Honoring the Legacy of Cesar Chavez and Farmworker Struggles?
For years there has been a growing concern expressed by writers, activists, historians and organizers who have objected to the sanitizing of Dr. Martin Luther King Jr., especially during the national MLK holiday. Well, same thing is happening to the legacy of farmworker organizer Cesar Chavez.
Yesterday, in Grand Rapids, was the annual Cesar Chavez march, where very little of what took place seemed to honor the legacy of the work of Cesar Chavez and the struggle of farmworkers.
There was nothing said before the march took place that gave attention to farmworkers. In fact, there was no evidence of farmworker presence and no farmworker was asked to speak before the march. In fact, the only people who spoke before the march, was the chair of the Committee to Honor Cesar Chavez, the current Mayor of Grand Rapids (Rosalynn Bliss) and the former Mayor of Grand Rapids (George Heartwell).
The march was led by an escort of GRPD vehicles, followed by roughly 25-30 JRROTC students marching in military formation. This was followed by a banner that was held by local “Leaders” and then students and other community members followed.
First, it seemed strange to have so much of a hyper-military presence with JrROTC students and GRPD officers on foot and in cars. Chavez was pretty militant about his commitment to non-violence, so their presence seemed rather contradictory. In fact, one of the “leaders” who was invited to hold the main banner near the front was the Grand Rapids Police Chief.
More importantly, having police presence sends a strong message to people who are undocumented and live in the Grandville Ave area. The ongoing deportations and raids conducted by ICE and other law enforcement officials is a reality that those who are undocumented must face on a daily basis. Having law enforcement officials present at such an event only discourages farmworkers and undocumented migrants from participating, even though they are the ones who have most in common with the legacy of Chavez and and current farmworker struggles.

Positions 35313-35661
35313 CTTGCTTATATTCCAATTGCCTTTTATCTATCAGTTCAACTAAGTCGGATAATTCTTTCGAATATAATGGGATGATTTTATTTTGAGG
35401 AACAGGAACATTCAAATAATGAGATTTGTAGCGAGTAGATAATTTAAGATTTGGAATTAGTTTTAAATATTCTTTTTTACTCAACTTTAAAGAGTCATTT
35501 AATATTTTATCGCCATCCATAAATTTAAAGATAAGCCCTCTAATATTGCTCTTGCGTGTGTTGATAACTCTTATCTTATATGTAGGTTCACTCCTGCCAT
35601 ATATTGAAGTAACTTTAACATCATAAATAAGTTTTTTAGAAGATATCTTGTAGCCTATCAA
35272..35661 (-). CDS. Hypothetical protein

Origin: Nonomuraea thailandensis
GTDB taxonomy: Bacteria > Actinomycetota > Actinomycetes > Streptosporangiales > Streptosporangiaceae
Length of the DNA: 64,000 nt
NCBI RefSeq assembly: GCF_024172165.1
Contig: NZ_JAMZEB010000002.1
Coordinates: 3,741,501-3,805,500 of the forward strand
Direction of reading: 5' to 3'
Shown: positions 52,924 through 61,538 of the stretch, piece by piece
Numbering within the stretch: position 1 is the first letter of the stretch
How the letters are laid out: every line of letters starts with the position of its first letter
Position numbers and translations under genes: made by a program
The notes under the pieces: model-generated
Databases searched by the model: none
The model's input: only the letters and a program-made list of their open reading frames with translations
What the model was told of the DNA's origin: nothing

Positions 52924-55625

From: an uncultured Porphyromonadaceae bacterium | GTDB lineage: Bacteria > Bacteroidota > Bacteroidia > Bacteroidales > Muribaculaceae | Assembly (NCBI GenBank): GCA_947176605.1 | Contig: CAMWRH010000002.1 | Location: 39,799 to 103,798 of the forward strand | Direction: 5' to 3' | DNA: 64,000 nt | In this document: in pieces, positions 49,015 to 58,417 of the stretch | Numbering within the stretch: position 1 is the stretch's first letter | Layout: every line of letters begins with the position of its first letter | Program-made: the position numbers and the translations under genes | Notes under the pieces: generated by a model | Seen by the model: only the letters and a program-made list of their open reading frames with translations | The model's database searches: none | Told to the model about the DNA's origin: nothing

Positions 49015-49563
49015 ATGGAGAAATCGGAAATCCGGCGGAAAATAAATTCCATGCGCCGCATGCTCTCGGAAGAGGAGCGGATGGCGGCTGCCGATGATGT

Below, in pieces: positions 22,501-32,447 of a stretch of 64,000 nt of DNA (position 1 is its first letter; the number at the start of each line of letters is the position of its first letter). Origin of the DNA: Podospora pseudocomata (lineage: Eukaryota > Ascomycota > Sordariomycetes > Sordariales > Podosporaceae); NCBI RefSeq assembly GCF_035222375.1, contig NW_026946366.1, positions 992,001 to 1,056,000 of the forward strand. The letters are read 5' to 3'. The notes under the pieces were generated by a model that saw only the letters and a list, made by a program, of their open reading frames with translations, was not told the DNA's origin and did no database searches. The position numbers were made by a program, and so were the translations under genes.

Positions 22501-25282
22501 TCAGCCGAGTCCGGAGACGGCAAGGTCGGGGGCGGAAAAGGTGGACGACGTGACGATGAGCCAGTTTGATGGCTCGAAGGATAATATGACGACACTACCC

Second, the “leaders” holding the banner were mostly made up of politicians and professionals. Now maybe some of these people have direct connection to the farmworker community, but it seems likely that most are not practicing or promoting the work that Chavez and the United Farm Workers (UFW) engaged. How many of these “leaders” are involved in or in solidarity with labor organizing efforts by farmworkers today and how many of them support or participate in the kinds of direct action campaigns (strikes, boycotts, etc) that are the bread and butter of UFW campaigns?
Lastly, members of the group Foco Rojo were present and passed out flyer in English and in Spanish that asked many of these same questions. Here is the English text of the flyer they handed out:
WE DEMAND JUSTICE FOR MIGRANT WORKERS NOW!
Today we honor the memory and legacy of Cesar Chavez. We honor him by marching and we honor him by fighting for justice today.
Migrant workers are some of the most exploited workers in our community. They work long hours, in difficult working conditions and make very little money. In fact, migrant workers are one of the few jobs where minimum wage laws do not apply.
In 2010, the Michigan Civil Rights Commission published a report, based on testimony from farm workers, that concluded the living and working conditions for farm workers today is as bad, if not worse, than it was 50 years ago.
Migrant farm workers continue to live in poverty and many of them live in fear of harassment and deportation, since many of these workers are undocumented.
To honor the legacy of Cesar Chavez, which is to honor the lives of migrant farm workers, we ask, why are there no campaigns to organize migrant farm workers in West Michigan? We cannot truly honor the legacy of Cesar Chavez by holding symbolic marches while migrant farm workers and their families struggle to survive.
Migrant farm workers are organizing themselves all across the country through organizations such as the United Farm Workers, the Farm Labor Organizing Committee and the Coalition of Immokalee Workers. However, no such efforts to organize migrant farm workers is currently taking place in West Michigan, in spite of the fact that this area has one of the highest concentration of migrant farm workers in the country.
Honoring the legacy of Cesar Chavez should not be a day to make us feel good about ourselves, it should be a day where we commit ourselves to standing in solidarity with migrant farm workers. It should be a day where we hear the voices of migrant farm workers, not from politicians and other so-called leaders.
The United Farm Workers movement that Cesar Chavez was part of, was a movement that was committed to union solidarity, to the use of tactics like boycotts, strikes and other forms of direct action to force agribusiness to respect the dignity of migrant farm workers. This is the kind of movement we need today.